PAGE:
By Thomas Tjornehoj

While anxiety is generally considered a high-energy state and depression a low-energy state, anxiety and depression are more closely related than you might think. A person with depression often experiences a lot of anxiety, possibly even to the extent of having panic attacks.1

Anxiety disorders involve more than common nervousness and worry. They can cause terrifying fear about things other people wouldn’t think twice about. Many people with anxiety disorders fully comprehend that their thoughts are irrational. But they still can’t stop them. Feelings of losing inner control haunt them. This angst is one of the entry ways for depression.2

Why Are Anxiety and Depression Often Co-occurring?

“It’s a cycle,” says Sally R. Connolly, LCSW and therapist. “When you get anxious, you tend to have this pervasive thinking about some worry or some problem. You feel bad about it. Then you feel like you’ve failed. You move to depression.”

These two disorders – anxiety and depression – have a complicated relationship:

  • The chance of acquiring depression is much higher when an anxiety disorder already exists. Nearly half of those with major depression also suffer from severe and persistent anxiety.
  • People who are depressed often feel anxious and worried. One can easily trigger the other, with anxiety often preceding depression.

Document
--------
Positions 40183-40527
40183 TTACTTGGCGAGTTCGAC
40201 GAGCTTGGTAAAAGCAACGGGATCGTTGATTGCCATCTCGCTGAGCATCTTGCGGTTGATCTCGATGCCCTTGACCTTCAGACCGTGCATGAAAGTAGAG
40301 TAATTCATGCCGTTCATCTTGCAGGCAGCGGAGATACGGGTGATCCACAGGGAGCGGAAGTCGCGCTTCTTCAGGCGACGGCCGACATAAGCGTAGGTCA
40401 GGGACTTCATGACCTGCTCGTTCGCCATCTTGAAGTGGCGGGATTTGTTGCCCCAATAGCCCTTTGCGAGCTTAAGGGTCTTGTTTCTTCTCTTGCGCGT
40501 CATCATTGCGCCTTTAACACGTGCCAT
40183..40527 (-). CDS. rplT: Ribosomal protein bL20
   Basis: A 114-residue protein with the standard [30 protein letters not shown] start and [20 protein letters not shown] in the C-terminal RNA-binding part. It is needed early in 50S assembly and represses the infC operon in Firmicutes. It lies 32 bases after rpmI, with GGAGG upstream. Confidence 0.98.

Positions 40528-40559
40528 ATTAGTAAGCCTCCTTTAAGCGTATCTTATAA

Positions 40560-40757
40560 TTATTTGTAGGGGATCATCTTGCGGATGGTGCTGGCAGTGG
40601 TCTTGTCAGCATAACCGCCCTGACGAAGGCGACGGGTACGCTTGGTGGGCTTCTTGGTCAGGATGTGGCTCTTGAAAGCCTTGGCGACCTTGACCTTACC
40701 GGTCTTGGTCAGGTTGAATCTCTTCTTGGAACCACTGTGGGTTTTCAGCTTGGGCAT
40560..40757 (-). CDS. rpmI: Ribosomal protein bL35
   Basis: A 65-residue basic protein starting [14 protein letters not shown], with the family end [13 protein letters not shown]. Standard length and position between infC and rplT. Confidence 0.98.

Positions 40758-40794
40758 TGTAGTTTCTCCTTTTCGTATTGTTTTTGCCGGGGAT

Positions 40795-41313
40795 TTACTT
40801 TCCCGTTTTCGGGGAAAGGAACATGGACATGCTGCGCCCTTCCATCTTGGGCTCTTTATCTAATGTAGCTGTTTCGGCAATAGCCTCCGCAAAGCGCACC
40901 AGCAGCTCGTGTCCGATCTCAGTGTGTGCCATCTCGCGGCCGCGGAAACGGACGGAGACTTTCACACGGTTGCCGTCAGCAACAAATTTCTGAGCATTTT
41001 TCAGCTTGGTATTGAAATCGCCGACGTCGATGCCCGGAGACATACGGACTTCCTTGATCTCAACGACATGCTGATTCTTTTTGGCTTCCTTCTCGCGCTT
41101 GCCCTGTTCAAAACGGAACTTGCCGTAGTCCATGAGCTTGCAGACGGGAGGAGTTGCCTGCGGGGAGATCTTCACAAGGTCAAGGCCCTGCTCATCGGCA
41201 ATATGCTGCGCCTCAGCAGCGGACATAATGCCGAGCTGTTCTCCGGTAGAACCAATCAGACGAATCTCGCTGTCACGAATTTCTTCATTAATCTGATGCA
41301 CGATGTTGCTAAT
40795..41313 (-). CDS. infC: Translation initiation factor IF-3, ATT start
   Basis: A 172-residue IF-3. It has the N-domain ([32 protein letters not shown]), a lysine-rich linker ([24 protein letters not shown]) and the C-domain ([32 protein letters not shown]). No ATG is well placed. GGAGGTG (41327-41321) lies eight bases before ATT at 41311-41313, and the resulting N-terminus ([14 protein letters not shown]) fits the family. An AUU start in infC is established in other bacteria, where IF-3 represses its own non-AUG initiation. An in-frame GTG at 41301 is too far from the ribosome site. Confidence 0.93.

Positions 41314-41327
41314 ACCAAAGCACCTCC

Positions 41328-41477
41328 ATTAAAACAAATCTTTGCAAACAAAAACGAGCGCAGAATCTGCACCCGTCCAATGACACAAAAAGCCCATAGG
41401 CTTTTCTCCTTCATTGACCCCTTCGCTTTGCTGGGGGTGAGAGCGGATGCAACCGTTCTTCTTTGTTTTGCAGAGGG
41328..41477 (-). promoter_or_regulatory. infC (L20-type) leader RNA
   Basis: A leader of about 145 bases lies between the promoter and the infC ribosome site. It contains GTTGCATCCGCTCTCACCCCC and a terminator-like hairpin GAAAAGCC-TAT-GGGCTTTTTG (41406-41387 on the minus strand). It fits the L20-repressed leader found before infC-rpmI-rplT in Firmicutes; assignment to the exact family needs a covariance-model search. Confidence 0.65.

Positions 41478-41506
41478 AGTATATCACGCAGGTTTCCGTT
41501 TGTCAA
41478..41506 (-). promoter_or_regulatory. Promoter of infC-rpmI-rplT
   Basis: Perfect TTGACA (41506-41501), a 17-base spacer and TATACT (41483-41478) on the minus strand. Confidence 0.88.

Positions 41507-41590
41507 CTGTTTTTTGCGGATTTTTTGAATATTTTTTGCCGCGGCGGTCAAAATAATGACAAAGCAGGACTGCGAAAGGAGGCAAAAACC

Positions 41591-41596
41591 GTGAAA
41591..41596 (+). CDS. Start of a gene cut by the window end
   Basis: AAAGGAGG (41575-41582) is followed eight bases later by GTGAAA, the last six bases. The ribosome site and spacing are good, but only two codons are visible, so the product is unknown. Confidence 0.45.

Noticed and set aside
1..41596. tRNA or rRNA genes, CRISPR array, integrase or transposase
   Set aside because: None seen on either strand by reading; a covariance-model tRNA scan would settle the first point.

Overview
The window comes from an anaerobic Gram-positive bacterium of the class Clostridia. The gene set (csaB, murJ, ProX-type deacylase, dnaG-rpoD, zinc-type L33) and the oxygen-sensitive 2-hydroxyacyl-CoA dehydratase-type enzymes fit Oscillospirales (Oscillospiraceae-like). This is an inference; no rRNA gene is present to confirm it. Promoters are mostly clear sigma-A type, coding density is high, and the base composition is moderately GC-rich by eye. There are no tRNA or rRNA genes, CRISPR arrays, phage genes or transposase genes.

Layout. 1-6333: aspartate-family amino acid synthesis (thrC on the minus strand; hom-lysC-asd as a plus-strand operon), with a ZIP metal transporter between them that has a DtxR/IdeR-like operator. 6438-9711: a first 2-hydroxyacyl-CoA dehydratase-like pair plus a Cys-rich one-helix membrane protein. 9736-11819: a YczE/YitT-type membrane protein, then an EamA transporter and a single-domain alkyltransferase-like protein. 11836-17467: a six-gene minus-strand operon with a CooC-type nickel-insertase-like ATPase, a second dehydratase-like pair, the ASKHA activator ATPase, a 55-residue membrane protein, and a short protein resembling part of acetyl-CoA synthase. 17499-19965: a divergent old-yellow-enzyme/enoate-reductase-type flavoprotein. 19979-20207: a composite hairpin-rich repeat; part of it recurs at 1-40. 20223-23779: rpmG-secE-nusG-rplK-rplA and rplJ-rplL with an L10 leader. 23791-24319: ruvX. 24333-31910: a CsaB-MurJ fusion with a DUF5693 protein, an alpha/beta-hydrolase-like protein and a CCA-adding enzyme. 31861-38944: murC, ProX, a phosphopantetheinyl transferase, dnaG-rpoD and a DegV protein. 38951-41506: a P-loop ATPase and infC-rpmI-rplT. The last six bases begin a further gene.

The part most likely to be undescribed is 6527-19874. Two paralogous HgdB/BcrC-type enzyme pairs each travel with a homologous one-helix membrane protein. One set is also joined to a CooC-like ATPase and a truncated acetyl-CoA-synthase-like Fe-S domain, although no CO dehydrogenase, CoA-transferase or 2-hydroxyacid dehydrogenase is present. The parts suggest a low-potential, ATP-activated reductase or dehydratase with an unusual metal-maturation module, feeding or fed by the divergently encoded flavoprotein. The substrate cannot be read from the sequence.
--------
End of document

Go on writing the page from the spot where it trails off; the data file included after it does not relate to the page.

• People with post-traumatic stress disorder (PTSD) are especially prone to developing depression.
  • A biological predisposition for both of these conditions if often at the root of an individual’s battle. This seems to be true with anxiety disorders even more than with depression. Connolly explains, “Some people are just worriers and pass it down.”

People with an anxiety disorder should speak with a psychiatrist, therapist or other healthcare professional about their symptoms. Treatment for an anxiety disorder should not be delayed. If not caught in time, depression may find the door wide open for moving in and setting up house in those individuals.2

What Causes Anxiety?

For reasons that are only partly understood today, the fight-or-flight center in these individuals’ brains becomes activated, even when no real threat exists. Being in a state of constant anxiety is like being stalked by an invisible predator. The feeling of being in danger never goes away. They are always on alert.1

Occasional anxiety is a normal part of life. It’s common for people to feel anxious if there’s conflict in a relationship, a problem at work, a big test looming or a major decision dead ahead. But anxiety disorders involve more than temporary worry or fear. For people with an anxiety disorder, the anxiety does not go away. It often gets worse over time to the point where feelings interfere with their daily functions.3

What Causes Depression?

Current research suggests that depression is caused by a combination of genetic, biological, environmental and psychological factors. While it may occur at any age, it often begins in adulthood. As with many anxiety disorders, depression in children and adolescents may present itself as irritability more than low mood.4